5 Songs That Tell The Story Of R&B In 2013

By Jason King  |  NPR

V V Brown.
Courtesy of the artist
Courtesy of Freestyle Records
Babyface and Toni Braxton.
Courtesy of Universal Music Group
Robin Thicke.
Courtesy of Interscope Records
Kelela performing in Los Angeles in October.
Courtesy of the artist

Especially given the juggernaut success of Justin Timberlake’s 20/20 Experience albums, 2013 was a big commercial year for all things R&B and soul music. But you can’t exactly call it a banner year artistically. 2013’s biggest records were blue-eyed soul artists strategically looking in the rearview mirror: besides JT’s MJ fetish, there was Daft Punk’s Chic-throwback and Robin Thicke’s Marvin Gaye-throwback. But why stop there? There was Ariana Grande’s Mariah-throwback on Yours Truly, Ciara’s Aaliyah-throwback on hit single “Body Party;” and R. Kelly’s throwback to himself on Black Panties. More eccentric R&B, fused to weird electronic sounds and twitchy beats, irrevocably changed the sound of the genre in 2013: artists as diverse as AlunaGeorge, Blood Orange, Solange, James Blake and Jessy Lanza delivered significant contributions. If that alternative R&B came off too detached or robotic-sounding for you this year, you could always opt for gut-wrenching vets like Charles Bradley or delicate crooners like Daley. Here’s a look at five memorable songs that suggest the state of R&B in 2013.

Blurred Lines,” Robin Thicke feat. Pharrell and T.I.

If you were breathing in 2013, you couldn’t escape hearing this retro disco summer anthem. But the reputation of the year’s most Shazam-ed song has already come into question, first by the way critics railed against its ambiguous, possibly pro-rape lyric, and then by the claims of Marvin Gaye’s estate that “Blurred Lines” infringes on the late singer’s classic 1976 “Got to Give It Up.” The question of whether “Blurred Lines” is a total rip or just a friendly homage is a legal conundrum for the courts to sort out. But Thicke has already damaged some public goodwill by seeming to further a long, bitter tradition of white artists stylizing the work of black innovators without giving proper credit or financial remuneration. (To say nothing of the way he’s been tried in the public courts in 2013 for his ill-advised twerking session with Miley Cyrus at MTV’s VMAs.) Still, no other tune in 2013 — except for that other disco summer anthem, Daft Punk’s “Get Lucky,” also featuring ubiquitous Pharrell — was as purely galvanizing and pleasurable on a musical level. 2013 might be remembered by some as the year when “blue-eyed” soul ruled. But Thicke is nothing if not consistent: he also made his 2002 debut with “When I Get You Alone,” a propulsive groove pop tune crafted on the success of an earlier disco hit (Walter Murphy’s “A Fifth of Beethoven.”) It’s audiences who’ve finally caught up.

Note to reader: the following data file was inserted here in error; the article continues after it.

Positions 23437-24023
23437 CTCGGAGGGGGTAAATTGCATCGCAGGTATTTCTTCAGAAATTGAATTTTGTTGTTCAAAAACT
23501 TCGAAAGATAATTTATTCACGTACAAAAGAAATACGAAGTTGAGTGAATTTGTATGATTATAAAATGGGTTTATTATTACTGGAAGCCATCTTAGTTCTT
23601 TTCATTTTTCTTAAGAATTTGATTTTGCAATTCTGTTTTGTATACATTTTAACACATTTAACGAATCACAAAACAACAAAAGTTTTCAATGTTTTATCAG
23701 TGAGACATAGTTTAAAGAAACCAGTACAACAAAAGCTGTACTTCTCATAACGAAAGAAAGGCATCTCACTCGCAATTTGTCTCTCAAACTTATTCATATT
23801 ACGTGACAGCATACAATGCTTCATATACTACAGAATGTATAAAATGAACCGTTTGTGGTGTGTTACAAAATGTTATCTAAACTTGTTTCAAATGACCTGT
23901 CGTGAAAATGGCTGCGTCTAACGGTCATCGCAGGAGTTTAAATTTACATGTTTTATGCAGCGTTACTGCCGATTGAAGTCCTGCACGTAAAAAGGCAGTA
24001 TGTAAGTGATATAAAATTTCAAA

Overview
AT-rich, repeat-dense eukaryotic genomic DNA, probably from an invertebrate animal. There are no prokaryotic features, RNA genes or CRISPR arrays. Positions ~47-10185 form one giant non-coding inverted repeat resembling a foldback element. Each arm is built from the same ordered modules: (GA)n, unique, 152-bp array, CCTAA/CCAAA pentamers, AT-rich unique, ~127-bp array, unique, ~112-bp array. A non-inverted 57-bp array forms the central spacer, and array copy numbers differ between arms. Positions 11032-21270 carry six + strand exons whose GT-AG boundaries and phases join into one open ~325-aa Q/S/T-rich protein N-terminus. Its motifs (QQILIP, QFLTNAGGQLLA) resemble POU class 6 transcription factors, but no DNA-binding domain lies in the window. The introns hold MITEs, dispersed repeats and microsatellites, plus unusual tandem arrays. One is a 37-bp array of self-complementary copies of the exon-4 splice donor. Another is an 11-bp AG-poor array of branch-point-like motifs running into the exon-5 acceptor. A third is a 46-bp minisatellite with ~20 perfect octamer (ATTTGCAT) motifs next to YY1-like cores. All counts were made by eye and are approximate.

Hurt You,” Toni Braxton and Babyface

The ’80s and ’90s’ most creatively gifted and prolific R&B songwriter-producer, Kenny “Babyface” Edmonds delivered his best work writing songs that gave dimension and diversity to women’s emotional issues — as on his 1995 magnum opus, the all-female performed Waiting to Exhale soundtrack. Babyface’s writing and production hit machine reached its peak with his musical marriage to husky-voiced Toni Braxton; unfortunately their streak of chart success in the ’90s came to a close on the heels of her bankruptcy while signed to his LaFace label. Now that the Braxton family has rebranded itself thanks to reality television, Braxton is a household name again, and she and Babyface have announced plans to re-unite for a full-length duet album set to drop in 2014. “Hurt You” is the preview single — a delicate, bass-bumping midtempo that feels no need to break new ground. Instead, it’s satisfied to remind us that emotionally invested, mature, grown-folk R&B is enough on its own. To my ears, “Hurt You” is every bit as smooth and seductive as Drake’s Toto-esque 2013 smash “Hold On, We’re Going Home” — and it doesn’t sound as if it’s sung by a mannequin.